Meanwhile, I have started to assess a race of my own. Seeing as there is now
no light at the end of the tunnel, I have become intrigued at what will now arrive first, an acquisition or bankruptcy?
Buyout or bust?
When discussing RIM and the state of the mobile devices market ruled by Apple (AAPL) and Google (GOOG), I have started to realize a change in tone. No longer are investors trying to convince themselves that Wall Street has gotten this story wrong. Instead, it appears people have finally woken up and are no longer in denial, which is good thing.No longer are we asking the cyclical question of "Can RIM be saved?" Instead, the attention has turned to making its burial plans. The only question is, will it be buried whole, or will some of its parts be kept alive? Last week, upon releasing worse-than-expected fiscal first-quarter earnings results that further disappointed the market, not only did the stock drop by almost 20%, it served to re-ignite investors' greatest fear -- the possibility of bankruptcy. At one point this was hard to imagine since the company has over $2 billion in cash. However, during its earnings announcement, in which it said it will reduce its workforce by 5,000 people, Shaw Wu of Sterne Agee reminded investors this layoff will cost the company a significant amount of money.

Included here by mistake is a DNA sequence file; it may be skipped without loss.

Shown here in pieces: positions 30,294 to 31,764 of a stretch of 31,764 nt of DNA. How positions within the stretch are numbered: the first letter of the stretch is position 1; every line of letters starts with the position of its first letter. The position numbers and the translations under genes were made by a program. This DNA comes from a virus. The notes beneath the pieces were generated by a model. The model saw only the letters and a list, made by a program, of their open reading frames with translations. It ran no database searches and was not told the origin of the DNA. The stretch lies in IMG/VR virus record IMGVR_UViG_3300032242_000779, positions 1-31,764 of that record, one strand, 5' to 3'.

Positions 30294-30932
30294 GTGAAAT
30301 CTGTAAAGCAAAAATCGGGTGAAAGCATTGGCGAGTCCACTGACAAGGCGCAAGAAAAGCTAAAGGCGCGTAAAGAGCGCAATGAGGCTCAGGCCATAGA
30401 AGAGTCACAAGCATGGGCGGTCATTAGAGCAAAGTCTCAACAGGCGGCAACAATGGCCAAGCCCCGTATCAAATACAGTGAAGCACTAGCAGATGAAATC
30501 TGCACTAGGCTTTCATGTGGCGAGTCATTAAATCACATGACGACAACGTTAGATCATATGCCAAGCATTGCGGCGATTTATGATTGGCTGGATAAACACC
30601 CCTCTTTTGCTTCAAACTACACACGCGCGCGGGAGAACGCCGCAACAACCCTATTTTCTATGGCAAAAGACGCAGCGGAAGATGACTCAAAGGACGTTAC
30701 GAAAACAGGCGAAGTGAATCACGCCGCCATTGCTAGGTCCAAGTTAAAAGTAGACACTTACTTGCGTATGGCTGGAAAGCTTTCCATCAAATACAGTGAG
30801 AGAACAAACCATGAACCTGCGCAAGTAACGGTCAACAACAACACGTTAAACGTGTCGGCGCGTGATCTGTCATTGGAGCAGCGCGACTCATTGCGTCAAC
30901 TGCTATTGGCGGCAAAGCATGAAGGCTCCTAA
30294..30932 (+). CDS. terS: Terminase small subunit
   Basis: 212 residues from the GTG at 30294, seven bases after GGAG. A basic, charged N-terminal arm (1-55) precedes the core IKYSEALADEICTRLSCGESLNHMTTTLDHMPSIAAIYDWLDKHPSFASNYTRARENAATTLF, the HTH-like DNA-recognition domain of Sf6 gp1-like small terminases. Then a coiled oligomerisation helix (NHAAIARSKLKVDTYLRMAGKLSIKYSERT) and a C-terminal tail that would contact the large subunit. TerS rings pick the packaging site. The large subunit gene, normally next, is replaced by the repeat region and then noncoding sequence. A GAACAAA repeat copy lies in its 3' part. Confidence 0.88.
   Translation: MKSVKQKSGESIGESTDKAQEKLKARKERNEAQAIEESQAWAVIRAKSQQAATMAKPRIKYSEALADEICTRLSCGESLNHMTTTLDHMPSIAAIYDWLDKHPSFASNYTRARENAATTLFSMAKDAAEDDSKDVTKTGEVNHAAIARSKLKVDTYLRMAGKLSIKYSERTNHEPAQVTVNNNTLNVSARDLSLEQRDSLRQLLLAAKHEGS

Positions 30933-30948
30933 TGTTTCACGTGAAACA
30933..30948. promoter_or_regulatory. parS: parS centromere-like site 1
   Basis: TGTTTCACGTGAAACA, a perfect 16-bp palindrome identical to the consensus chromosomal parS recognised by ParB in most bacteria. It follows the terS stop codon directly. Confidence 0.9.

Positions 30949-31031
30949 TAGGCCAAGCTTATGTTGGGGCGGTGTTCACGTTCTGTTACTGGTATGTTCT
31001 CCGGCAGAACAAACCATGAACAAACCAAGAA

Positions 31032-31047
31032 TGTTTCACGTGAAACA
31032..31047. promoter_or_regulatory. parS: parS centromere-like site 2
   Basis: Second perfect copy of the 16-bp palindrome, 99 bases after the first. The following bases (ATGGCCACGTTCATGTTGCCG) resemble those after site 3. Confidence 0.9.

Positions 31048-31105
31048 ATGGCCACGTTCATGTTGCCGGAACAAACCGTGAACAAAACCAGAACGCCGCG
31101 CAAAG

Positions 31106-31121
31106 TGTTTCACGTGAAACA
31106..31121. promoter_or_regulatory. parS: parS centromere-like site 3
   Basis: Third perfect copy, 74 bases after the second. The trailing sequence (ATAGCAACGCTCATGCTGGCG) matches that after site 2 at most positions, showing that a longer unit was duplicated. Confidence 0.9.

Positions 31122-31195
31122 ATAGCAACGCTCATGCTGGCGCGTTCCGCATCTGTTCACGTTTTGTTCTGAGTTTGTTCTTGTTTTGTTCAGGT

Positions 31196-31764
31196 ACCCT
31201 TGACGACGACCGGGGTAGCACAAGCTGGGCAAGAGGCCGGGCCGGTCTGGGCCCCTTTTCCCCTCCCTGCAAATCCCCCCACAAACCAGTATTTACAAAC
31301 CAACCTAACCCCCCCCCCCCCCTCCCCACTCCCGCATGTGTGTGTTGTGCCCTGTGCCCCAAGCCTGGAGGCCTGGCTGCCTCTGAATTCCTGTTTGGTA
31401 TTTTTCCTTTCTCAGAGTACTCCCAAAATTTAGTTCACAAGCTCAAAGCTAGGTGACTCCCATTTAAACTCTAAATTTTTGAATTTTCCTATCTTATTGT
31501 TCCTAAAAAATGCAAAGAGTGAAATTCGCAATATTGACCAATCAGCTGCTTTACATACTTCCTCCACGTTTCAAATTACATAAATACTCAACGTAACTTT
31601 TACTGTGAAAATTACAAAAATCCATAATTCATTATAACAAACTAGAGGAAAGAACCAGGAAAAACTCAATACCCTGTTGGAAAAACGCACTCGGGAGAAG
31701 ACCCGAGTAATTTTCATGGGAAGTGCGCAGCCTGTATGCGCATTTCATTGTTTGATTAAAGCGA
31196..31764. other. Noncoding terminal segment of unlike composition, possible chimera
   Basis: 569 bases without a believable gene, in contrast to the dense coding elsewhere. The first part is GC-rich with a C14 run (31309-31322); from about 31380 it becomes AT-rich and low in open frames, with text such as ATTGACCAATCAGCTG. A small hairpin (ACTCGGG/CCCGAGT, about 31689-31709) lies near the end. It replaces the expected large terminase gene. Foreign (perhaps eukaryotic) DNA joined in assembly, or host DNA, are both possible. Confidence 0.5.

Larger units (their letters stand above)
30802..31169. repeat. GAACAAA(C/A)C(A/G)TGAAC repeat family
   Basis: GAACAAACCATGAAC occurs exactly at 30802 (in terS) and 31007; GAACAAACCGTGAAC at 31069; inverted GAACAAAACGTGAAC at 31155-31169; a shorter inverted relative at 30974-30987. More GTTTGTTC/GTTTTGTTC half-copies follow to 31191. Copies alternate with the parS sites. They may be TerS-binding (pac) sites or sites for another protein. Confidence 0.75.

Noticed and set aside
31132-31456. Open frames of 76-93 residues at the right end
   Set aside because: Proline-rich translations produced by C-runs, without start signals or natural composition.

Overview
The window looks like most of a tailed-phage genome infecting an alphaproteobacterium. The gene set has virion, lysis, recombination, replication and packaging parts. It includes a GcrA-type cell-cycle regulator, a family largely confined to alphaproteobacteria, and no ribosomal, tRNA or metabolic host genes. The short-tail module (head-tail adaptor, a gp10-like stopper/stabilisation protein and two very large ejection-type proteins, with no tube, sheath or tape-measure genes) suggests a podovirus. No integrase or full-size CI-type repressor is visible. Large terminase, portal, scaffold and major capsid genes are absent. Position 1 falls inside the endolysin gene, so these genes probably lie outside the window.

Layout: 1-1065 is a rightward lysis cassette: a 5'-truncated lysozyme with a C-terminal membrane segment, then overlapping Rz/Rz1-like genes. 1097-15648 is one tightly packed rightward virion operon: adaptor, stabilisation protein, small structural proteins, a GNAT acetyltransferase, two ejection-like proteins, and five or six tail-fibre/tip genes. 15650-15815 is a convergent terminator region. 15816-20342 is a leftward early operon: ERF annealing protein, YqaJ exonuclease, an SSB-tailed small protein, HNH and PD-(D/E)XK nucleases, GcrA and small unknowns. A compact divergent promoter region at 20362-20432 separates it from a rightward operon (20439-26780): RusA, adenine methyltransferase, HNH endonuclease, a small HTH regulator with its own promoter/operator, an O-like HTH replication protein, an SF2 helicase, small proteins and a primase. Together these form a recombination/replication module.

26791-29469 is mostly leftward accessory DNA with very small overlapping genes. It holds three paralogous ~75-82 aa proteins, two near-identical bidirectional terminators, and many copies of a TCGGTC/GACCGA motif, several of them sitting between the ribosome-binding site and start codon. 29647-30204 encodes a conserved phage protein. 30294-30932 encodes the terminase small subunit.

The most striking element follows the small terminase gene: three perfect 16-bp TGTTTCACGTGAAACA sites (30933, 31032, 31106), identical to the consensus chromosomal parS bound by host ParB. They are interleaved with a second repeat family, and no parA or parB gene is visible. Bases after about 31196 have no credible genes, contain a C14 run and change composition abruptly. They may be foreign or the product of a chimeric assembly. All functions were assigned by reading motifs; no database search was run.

How much money it costs the company remains to be seen. But of that $2.2 billion in cash that it has on its book, it can possibly see a considerable amount of it erode. Since its earnings announcement, the company has received five downgrades including a $5 price target by a research analyst at Jeffries Group, according to dailypolitical.com. This target supports what I have been speculating for quite some time, which is whether a RIM buyout arrive before its falls below $5.